Choosing the right hospital

  1. Hey guys,
    I could use some advice...I am trying to choose the right hospital to start my career as a RN. There are two major hospitals that I am choosing between. Problem is, I don't know how to choose the right hospital.
    What are some important questions to ask when choosing? I know base pay and benefits...but what benefits? I don't know anything about what benefits are good. How does one learn this? Is there "Benefits for Idiots" crash course out there?
    And I know new grad orientation is important...but how many weeks is adequate? One of the hospitals is offering a 6wk summer preceptorship, catch is that I have to commit a year to working there if I do it. That may be fine except that the new grad orientation is only 6wks for every unit, except OR. Does it make sense that ICU and ER orientations are only 6wks, yet OR has a 3-4month orientation?
    Anyway, any advice would be great!
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  2. 9 Comments

  3. by   NurseWeasel
    Well for comparisons sake, the VA gives you 5 weeks of VACATION per year, from the start. Obviously you don't start with 5 weeks on the books, you earn so much a month - but you start accruing on Day 1 and can use as you earn. Then you also get sick time on top of that. I had a local (non-VA) hospital tell me they could compete with the VA because they also give 5 weeks of PTO (25 days) per year. Well yeah, on the surface that matches... until you realize that PTO is vacation AND sick leave, while the VA gives something like 5 weeks vacation + 3 weeks sick leave. Just something to think about. Any guesses where *I* wanna work when I'm done with school?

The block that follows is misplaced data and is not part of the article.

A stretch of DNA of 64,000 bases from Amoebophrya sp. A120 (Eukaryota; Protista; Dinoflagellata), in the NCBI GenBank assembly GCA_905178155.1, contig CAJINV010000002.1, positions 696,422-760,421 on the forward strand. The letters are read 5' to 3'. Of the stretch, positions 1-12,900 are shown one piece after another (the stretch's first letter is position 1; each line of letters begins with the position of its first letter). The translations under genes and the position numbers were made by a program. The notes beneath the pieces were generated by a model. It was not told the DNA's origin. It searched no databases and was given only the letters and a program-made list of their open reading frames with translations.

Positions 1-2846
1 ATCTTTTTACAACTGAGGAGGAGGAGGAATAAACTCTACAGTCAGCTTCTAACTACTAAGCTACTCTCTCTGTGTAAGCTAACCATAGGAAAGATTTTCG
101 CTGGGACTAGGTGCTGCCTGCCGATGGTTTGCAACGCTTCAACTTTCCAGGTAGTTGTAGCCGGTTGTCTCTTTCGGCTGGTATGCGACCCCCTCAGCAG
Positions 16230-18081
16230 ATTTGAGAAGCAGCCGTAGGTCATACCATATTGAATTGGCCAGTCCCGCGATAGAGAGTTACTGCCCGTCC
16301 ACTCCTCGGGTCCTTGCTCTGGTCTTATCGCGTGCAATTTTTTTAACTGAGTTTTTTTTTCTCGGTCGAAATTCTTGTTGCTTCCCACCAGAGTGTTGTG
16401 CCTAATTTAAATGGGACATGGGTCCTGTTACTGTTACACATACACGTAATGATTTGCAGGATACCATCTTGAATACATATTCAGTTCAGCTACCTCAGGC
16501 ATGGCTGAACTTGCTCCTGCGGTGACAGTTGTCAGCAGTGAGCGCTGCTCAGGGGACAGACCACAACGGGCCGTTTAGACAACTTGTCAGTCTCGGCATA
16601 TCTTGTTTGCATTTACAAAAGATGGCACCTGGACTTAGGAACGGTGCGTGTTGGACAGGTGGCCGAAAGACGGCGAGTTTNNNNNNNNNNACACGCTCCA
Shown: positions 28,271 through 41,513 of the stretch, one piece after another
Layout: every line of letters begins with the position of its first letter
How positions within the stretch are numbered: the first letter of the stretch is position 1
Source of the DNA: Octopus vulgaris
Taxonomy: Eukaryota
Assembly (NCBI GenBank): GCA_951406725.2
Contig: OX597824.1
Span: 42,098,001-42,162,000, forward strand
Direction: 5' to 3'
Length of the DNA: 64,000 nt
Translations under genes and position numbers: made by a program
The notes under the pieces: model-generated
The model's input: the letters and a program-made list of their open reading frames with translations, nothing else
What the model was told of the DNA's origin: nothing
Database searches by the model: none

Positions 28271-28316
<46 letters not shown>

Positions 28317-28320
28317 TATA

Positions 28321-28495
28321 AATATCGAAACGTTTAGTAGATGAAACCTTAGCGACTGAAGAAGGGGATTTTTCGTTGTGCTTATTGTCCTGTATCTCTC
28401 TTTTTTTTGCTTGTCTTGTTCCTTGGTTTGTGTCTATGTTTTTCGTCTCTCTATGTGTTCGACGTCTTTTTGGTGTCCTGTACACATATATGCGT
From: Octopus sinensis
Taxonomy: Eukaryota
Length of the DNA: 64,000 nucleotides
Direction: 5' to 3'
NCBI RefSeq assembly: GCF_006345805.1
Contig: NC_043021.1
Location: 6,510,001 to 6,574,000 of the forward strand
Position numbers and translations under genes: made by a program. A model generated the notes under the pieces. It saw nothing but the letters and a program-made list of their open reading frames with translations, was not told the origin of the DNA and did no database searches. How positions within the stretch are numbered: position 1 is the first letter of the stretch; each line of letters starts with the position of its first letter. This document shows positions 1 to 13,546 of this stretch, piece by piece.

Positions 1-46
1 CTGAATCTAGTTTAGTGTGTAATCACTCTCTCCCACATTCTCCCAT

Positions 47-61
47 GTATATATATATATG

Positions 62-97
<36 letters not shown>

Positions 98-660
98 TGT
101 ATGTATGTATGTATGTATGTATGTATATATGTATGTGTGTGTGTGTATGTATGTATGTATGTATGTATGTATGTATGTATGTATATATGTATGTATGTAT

You'll want to compare health insurance packages, like which insurance co they use, how much your monthly contribution to the insurance is, what your copays and deductibles are. Also life insurance, short term and long term disability - benefit amounts, waiting periods, and amount you're expected to contribute. RNatient ratios, scheduling issues like flex & OT & length of shifts & what happens if they're over- or under-staffed, floating policy, general feel of the place, etc.

    Maybe hang around the cafeteria at mealtimes and see if you can con some nurses into giving you their honest opinions of how they like the hospital and why they're working at Hospital A instead of Hospital B (and vice versa).

    Can't speak to the orientations, still too much of a fledgling myself. Good luck to you!
  4. by   susanmary
    Find out actual staffing ratios for each shift. Then speak with human resources/unit managers to arrange to shadow a nurse on the floor/specialty you are interested in. If you are interested in more than one specialty, shadow a nurse for each specialty -- in each facility. Each floor is unique -- even if it is "med-surg" "ccu", etc.